As I’ve stated elsewhere, I’m not generally a big fan of the lectionary, and I don’t tend to preach from it on a regular basis myself for a variety of reasons.
However, on the request of a friend, I thought I’d take a look at this week’s Gospel reading. These are merely my musings. They are not meant to be anything definitive. There are too many good commentaries available for that. Still, if it turns out well, this may be a thing I continue. So, here goes:
Sunday, June 29 – Matthew 10:40-42
40 Ὁ δεχόμενος ὑμᾶς ἐμὲ δέχεται, καὶ ὁ ἐμὲ δεχόμενος δέχεται τὸν ἀποστείλαντά με. 41 ὁ δεχόμενος προφήτην εἰς ὄνομα προφήτου μισθὸν προφήτου λήμψεται, καὶ ὁ δεχόμενος δίκαιον εἰς ὄνομα δικαίου μισθὸν δικαίου λήμψεται. 42 καὶ ὃς ἂν ποτίσῃ ἕνα τῶν μικρῶν τούτων ποτήριον ψυχροῦ μόνον εἰς ὄνομα μαθητοῦ, ἀμὴν λέγω ὑμῖν, οὐ μὴ ἀπολέσῃ τὸν μισθὸν αὐτοῦ.
40 The one who receives you receives me, and the one who receives me receives the One who sent me. 41 The one who receives a prophet in the name of a prophet will receive a prophet’s reward, and the one who receives a righteous person in the name of a righteous person will receive a righteous person’s reward. 42 And whoever gives a cup of cold water to one of these little ones merely in the name of a disciple, truly I say unto you, that person will never lose his reward.
There are a couple of things that stand out as I read this passage.
First, on the heels of talking about the sacrifices entailed in being a disciple, of giving up father and mother, son and daughter (10:34-39), Jesus now lists some of the benefits of following Him.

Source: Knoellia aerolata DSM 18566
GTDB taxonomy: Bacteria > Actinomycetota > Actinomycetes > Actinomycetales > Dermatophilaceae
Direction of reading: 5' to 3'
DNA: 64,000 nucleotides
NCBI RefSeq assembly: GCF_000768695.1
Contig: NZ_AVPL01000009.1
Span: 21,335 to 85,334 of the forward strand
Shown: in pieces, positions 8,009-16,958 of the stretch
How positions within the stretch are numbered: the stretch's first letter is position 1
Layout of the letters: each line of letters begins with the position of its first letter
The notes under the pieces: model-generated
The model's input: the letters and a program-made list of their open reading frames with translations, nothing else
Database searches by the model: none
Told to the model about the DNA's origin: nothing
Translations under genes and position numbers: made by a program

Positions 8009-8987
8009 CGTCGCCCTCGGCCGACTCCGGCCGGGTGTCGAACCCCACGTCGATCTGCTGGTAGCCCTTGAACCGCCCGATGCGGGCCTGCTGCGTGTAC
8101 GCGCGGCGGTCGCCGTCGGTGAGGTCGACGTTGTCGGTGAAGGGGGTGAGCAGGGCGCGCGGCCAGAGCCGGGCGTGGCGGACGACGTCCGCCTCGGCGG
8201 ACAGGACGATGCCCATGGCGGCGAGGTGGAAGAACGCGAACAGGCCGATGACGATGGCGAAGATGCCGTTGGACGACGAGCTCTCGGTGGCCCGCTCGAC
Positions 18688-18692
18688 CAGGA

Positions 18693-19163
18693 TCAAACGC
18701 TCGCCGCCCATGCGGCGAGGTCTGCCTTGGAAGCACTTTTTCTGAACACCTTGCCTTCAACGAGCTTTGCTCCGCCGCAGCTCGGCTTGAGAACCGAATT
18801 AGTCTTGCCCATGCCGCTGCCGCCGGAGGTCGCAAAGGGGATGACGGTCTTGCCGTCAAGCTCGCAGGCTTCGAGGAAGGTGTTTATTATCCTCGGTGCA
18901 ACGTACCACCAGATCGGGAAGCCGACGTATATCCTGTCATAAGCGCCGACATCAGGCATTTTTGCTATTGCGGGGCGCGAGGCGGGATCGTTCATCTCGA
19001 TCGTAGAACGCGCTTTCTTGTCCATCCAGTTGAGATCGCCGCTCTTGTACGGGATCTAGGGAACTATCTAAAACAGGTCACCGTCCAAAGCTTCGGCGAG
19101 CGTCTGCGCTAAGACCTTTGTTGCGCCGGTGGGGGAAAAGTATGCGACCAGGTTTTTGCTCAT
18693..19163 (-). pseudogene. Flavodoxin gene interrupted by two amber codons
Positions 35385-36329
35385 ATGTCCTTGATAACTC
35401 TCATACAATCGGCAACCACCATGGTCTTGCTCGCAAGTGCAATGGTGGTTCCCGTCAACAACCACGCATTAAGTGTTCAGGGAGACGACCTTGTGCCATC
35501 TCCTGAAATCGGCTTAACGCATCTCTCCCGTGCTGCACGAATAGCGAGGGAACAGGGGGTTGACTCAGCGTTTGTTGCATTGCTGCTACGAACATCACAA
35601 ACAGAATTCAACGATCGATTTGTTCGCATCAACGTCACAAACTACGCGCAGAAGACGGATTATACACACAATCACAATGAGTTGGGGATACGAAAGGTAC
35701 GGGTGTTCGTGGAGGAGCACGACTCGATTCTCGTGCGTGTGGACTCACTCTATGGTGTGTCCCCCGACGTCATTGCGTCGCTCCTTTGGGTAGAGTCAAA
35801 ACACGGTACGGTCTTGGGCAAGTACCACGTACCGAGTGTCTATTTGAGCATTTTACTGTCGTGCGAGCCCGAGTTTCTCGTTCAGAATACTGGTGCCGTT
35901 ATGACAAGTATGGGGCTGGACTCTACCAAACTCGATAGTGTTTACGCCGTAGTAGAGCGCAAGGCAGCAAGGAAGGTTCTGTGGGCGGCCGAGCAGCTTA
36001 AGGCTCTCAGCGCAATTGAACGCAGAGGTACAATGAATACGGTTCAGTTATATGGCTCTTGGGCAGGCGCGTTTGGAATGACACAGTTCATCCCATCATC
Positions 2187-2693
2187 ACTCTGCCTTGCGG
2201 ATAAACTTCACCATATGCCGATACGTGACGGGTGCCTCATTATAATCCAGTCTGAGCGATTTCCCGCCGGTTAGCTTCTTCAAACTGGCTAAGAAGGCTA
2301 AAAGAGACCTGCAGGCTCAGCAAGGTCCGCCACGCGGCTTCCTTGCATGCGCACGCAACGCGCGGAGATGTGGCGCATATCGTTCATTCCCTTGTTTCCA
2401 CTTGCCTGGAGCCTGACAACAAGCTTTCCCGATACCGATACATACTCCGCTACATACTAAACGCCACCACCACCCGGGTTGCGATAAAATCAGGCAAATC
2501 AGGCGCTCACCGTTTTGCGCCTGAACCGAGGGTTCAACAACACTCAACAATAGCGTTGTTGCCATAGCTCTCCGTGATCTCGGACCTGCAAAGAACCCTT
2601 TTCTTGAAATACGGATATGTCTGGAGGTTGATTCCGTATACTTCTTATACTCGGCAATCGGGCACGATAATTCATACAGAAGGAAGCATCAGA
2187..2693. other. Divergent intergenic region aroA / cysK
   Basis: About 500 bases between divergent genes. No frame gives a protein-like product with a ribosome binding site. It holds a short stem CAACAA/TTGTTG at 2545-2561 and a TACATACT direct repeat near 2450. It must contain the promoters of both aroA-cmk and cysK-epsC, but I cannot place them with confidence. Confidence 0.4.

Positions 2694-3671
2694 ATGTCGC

As disciples of Jesus, we have a new family, a new community. And if we are truly followers of Jesus, we should warmly welcome all other disciples of our Lord.
This language of hospitality stands out. That repeated word δέχεται (receive) echoes throughout this passage. And it clearly conveys the notion of welcoming and inviting into one’s home, of offering a friend a seat at the dining room table and providing food and drink, of preparing a room to stay the night in as well.
All of this is understood in that word “receive.” Classical Greek and Roman literature is full of stories talking about welcoming and receiving guests and strangers using just this language of δέχεται. So, Jesus tells us that we ought to be hospitable and welcoming to one another as Christians.
Second, we note the reason why we should welcome them. We welcome them not because we know them, but because they know Jesus. To welcome them is to welcome Jesus in them. Likewise, to welcome the Son is to welcome the Father. So, when we receive fellow Christians as guests, we are also welcoming the Holy Trinity of Father, Son, and Holy Spirit into our homes. This is an act of communion.